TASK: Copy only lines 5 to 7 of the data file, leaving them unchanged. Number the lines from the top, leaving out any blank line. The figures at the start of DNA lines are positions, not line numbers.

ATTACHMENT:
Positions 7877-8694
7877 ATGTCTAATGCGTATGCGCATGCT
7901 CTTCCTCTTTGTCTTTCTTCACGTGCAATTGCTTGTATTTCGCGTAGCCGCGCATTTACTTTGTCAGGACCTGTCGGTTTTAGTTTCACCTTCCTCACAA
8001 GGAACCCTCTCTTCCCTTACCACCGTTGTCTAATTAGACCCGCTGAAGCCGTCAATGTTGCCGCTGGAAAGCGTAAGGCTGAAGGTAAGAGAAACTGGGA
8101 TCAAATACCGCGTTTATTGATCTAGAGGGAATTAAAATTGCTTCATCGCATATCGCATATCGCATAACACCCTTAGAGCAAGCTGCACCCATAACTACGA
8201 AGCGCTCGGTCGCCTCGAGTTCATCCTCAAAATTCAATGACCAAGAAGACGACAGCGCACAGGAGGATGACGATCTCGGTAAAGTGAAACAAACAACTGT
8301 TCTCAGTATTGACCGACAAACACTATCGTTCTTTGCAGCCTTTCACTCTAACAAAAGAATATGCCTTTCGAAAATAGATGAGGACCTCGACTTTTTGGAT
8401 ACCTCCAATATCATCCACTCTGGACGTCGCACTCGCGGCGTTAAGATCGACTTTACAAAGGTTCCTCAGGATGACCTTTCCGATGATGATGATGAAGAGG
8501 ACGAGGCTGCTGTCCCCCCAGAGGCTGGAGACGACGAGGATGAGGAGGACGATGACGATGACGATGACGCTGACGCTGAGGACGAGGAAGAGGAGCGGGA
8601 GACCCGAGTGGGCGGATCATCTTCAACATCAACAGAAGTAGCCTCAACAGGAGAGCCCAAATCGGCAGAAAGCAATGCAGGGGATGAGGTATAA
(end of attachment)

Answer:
8101 TCAAATACCGCGTTTATTGATCTAGAGGGAATTAAAATTGCTTCATCGCATATCGCATATCGCATAACACCCTTAGAGCAAGCTGCACCCATAACTACGA
8201 AGCGCTCGGTCGCCTCGAGTTCATCCTCAAAATTCAATGACCAAGAAGACGACAGCGCACAGGAGGATGACGATCTCGGTAAAGTGAAACAAACAACTGT
8301 TCTCAGTATTGACCGACAAACACTATCGTTCTTTGCAGCCTTTCACTCTAACAAAAGAATATGCCTTTCGAAAATAGATGAGGACCTCGACTTTTTGGAT